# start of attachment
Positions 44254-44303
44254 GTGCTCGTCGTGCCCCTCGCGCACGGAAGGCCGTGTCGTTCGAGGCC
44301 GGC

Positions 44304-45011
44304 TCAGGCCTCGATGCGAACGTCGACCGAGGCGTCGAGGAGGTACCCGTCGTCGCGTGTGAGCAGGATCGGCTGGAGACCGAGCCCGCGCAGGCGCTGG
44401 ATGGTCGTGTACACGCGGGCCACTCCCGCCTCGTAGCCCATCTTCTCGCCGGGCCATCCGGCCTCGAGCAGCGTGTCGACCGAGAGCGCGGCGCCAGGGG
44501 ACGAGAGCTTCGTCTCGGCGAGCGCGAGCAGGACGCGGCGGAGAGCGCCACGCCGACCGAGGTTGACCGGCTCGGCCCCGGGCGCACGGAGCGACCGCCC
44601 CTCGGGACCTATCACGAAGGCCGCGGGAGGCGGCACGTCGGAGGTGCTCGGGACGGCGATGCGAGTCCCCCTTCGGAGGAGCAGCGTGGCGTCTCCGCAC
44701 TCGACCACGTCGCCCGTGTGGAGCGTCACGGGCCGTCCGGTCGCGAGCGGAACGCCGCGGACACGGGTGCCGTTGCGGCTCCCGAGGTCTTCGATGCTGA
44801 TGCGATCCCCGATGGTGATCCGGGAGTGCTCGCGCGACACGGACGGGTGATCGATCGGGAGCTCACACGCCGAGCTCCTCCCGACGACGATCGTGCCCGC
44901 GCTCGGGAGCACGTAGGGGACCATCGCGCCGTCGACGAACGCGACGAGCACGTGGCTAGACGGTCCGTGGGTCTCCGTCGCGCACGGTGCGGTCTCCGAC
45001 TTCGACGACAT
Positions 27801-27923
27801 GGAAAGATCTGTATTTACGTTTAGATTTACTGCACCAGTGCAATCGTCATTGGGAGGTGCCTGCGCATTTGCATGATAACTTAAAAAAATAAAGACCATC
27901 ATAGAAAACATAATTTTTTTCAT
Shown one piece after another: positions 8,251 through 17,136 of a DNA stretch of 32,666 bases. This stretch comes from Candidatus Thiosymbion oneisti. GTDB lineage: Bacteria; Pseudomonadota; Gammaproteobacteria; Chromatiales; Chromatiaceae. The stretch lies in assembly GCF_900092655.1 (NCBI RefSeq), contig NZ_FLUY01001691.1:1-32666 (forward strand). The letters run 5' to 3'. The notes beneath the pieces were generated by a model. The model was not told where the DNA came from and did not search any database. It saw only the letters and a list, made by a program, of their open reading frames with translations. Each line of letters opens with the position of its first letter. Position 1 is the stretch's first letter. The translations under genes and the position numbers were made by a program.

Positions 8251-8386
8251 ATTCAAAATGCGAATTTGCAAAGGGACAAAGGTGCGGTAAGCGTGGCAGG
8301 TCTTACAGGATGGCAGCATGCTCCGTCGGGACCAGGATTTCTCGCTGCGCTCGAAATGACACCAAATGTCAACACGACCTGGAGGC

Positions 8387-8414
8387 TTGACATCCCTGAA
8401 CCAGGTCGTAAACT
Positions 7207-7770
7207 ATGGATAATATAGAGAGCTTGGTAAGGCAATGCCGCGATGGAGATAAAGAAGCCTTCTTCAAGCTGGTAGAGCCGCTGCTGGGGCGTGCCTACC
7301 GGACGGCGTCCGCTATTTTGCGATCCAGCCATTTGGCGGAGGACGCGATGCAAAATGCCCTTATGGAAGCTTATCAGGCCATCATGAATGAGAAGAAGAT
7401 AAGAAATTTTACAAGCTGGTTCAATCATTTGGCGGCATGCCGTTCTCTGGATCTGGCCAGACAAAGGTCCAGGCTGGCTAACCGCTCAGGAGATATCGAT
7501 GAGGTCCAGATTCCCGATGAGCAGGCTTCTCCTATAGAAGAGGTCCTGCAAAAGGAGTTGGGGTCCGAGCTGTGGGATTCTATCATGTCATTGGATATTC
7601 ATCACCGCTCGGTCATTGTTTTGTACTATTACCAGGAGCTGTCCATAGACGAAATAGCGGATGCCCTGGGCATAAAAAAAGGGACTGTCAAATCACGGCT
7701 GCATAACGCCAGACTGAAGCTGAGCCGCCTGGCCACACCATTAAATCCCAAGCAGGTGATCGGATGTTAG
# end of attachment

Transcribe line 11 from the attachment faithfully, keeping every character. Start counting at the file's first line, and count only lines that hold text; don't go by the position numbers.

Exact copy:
44901 GCTCGGGAGCACGTAGGGGACCATCGCGCCGTCGACGAACGCGACGAGCACGTGGCTAGACGGTCCGTGGGTCTCCGTCGCGCACGGTGCGGTCTCCGAC